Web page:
Damian Green, the work and pensions secretary, hints at end to austerity agenda, promising no further raids on benefits.There will be no more welfare cuts under Theresa May’s government after those have already been announced, the work and pensions secretary, Damian Green, has announced.
Strongly hinting that the government’s austerity agenda was over, Green told BBC1’s Andrew Marr Show planned cuts would continue but there would be no further raids on benefits.
A recent report from the left-leaning Resolution Foundation think tank warned Tory policies are causing “the biggest increase in inequality since Thatcher”. Their research found that the rollout of more than £12bn of welfare cuts, coupled with poor wage growth, means household incomes after housing costs are set to grow by just 0.5% a year between now and 2020.
The Resolution Foundation also warned that the incomes of the poorest half of households are set to fall by an average 3%, while the richest look set to see income gains of around 4% over the remainder of this parliament.”
Commenting on the research, Torsten Bell, Director of the Resolution Foundation, said at the time: “Britain has enjoyed a welcome mini-boom in living standards in recent years. But that boom is slowing rapidly as inflation rises, productivity flatlines and employment growth slows.
“The squeeze in the wake of the financial crisis tended to hit richer households the most. But this time around it’s low and middle income families with kids who are set to be worst affected.
“This could leave Britain with the worst of both worlds on living standards – the weak income growth of the last parliament and rising inequality from the time Margaret Thatcher was in Downing Street.”
And a couple of days ago this:
£3.7bn in cuts to disability benefits needed to help cut the deficit, says cabinet minister
Despite cuts Conservative chairman Patrick McLoughlin claimed ‘we do very proudly in this country’ at helping disabled people
A cabinet minister has rebuffed calls to cancel more than £3.7bn worth of cuts to a disability benefit, setting the scene for a showdown in Parliament.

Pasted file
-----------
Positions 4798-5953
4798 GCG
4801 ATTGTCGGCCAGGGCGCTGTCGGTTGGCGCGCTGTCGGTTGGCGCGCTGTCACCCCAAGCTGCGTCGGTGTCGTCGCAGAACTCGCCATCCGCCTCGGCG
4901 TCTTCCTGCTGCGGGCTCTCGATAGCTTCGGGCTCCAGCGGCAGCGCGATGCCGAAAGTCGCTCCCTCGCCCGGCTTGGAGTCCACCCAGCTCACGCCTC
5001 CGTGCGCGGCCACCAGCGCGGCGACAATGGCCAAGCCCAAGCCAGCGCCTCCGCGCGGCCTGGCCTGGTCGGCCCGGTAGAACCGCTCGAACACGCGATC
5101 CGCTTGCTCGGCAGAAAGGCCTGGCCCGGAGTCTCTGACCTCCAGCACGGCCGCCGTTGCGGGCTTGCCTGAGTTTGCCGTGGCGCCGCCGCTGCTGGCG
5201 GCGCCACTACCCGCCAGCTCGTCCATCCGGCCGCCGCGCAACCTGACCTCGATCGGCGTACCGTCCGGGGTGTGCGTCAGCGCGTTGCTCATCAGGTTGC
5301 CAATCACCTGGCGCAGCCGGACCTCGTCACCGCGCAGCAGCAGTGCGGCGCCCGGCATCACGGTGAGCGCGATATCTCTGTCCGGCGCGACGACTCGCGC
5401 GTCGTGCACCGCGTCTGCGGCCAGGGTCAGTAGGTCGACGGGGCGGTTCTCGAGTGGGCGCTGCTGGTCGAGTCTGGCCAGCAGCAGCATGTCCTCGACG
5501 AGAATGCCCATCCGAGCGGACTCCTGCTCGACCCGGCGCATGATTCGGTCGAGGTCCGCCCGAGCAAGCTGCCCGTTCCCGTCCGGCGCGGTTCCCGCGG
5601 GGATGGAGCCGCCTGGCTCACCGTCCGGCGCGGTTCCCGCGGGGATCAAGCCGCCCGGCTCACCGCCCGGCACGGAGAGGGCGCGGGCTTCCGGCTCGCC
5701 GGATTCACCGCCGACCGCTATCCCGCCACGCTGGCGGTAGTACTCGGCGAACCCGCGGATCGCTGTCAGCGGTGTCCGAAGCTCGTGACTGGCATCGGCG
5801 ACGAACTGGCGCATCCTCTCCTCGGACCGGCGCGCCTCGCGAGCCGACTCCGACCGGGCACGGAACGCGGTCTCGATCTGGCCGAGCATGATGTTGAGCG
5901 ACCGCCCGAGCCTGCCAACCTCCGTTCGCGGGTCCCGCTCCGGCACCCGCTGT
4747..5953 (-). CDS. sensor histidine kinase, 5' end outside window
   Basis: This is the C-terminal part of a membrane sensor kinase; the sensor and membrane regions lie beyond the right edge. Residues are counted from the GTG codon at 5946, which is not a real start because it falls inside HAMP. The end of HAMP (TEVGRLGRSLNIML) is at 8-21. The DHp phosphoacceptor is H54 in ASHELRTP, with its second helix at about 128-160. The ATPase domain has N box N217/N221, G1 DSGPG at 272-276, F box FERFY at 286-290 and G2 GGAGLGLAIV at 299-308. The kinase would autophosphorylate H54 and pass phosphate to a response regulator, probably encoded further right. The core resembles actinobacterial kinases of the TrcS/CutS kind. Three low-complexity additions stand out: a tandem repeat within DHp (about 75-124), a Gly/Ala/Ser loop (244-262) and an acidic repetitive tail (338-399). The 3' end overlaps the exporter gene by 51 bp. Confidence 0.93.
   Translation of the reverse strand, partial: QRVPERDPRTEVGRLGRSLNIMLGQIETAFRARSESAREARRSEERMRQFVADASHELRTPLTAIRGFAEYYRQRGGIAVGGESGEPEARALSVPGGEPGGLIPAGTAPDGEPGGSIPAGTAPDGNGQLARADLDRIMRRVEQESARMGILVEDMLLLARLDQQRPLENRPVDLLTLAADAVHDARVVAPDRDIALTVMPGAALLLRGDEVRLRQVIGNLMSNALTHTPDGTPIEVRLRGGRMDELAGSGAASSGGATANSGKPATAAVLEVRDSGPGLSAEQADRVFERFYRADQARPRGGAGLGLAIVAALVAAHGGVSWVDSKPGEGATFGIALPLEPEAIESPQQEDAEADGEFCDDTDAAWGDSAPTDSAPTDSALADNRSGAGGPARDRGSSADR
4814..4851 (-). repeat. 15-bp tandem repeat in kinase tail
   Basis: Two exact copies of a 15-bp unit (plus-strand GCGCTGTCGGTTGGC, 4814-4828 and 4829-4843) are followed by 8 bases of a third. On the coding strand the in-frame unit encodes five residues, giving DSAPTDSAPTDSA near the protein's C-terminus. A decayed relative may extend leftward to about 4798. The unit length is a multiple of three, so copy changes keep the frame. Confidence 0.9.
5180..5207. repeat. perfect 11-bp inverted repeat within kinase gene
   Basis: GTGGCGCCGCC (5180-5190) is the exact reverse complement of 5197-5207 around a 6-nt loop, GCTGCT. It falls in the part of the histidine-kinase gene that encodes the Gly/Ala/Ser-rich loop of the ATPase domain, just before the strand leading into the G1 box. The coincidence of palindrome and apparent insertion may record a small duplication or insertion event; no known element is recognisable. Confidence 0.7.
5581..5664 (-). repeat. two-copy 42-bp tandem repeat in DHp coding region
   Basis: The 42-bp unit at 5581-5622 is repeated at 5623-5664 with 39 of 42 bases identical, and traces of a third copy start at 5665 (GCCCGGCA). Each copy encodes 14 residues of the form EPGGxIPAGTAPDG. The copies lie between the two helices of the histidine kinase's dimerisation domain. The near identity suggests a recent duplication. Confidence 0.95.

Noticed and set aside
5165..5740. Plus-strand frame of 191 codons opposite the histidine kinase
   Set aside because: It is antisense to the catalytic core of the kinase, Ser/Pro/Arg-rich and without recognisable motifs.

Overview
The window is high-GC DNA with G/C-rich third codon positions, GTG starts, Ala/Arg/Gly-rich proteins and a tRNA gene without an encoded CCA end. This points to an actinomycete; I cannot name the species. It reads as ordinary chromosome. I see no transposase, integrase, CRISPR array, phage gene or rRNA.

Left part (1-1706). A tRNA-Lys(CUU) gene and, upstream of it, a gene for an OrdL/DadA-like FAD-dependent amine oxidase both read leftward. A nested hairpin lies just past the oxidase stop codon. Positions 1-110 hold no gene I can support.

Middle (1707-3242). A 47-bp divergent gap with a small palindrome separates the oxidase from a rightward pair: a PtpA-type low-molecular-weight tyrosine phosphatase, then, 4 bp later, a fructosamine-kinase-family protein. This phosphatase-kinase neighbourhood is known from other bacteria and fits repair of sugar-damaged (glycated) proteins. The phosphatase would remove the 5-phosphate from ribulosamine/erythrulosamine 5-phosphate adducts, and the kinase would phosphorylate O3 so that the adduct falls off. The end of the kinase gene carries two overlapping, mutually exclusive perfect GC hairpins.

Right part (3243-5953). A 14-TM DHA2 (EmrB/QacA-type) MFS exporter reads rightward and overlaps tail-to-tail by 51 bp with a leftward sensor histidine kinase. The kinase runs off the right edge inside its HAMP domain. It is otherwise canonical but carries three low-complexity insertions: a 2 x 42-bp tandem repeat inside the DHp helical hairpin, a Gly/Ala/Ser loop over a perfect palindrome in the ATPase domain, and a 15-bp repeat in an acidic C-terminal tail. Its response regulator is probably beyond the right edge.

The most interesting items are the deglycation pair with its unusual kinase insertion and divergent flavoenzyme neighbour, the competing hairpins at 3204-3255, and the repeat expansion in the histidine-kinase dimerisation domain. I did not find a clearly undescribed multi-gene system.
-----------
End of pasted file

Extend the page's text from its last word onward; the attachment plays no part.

Patrick McLoughlin said ministers had to view the funding, which would go to people with conditions including epilepsy, diabetes and dementia, in the context of a wider need to reduce the UK’s budget deficit.
Ministers have said the Government will introduce emergency legislation to tighten the criteria of Personal Independence Payments (PIP) after they were ordered at tribunal to cover a broader spectrum of claimants, leading to the £3.7bn in extra spending by 2022.
While charities have warned of the impacts of the cuts, Tory party chairman Mr McLoughlin told the BBC’s Andrew Marr Show: “We are spending as a country over £50bn a year supporting people who have got disabilities in this country.
“I think we give, overall, very generous schemes. There are changes that come about as a result of tribunals and we have to look at that.
“But as far as supporting disabled people, I think overall we do very proudly in this country.”
Asked again about the changes, Mr McLoughlin said: “We will obviously listen to what people say and look at the proposals that come forward, but overall we are still spending as a country over £60bn more each year than we are getting in as a country and we have got to look at trying to balance that budget and reduce that deficit.”